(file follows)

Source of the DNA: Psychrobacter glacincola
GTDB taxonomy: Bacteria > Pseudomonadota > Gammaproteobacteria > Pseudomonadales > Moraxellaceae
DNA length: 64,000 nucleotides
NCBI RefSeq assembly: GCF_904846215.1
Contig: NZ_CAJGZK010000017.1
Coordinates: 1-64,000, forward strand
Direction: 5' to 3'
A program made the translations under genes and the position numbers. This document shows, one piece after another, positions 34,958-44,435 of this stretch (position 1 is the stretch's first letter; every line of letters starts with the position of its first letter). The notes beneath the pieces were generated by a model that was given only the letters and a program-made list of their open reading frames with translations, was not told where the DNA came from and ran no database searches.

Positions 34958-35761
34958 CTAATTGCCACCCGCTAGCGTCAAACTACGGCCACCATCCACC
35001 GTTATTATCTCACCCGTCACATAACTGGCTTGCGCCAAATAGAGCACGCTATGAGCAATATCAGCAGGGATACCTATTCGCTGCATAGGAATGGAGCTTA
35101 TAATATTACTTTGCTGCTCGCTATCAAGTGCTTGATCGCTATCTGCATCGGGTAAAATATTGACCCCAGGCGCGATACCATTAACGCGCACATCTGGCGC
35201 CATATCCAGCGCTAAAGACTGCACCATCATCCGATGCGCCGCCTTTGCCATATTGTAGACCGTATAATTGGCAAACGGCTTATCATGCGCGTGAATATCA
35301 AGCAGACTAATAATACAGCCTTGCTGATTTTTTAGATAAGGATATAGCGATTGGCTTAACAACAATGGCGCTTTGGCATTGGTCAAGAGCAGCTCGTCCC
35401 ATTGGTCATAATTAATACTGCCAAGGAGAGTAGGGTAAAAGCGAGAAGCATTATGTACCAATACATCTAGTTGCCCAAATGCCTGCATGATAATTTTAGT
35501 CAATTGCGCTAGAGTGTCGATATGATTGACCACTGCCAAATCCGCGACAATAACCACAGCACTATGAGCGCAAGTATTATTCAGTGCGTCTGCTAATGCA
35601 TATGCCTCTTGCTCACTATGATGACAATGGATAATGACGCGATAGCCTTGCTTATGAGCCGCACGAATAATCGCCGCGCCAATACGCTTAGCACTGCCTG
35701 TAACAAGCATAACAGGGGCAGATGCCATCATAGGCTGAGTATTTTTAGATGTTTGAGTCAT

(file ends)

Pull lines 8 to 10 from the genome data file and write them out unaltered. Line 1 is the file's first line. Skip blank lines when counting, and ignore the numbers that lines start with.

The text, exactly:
A program made the translations under genes and the position numbers. This document shows, one piece after another, positions 34,958-44,435 of this stretch (position 1 is the stretch's first letter; every line of letters starts with the position of its first letter). The notes beneath the pieces were generated by a model that was given only the letters and a program-made list of their open reading frames with translations, was not told where the DNA came from and ran no database searches.

Positions 34958-35761
34958 CTAATTGCCACCCGCTAGCGTCAAACTACGGCCACCATCCACC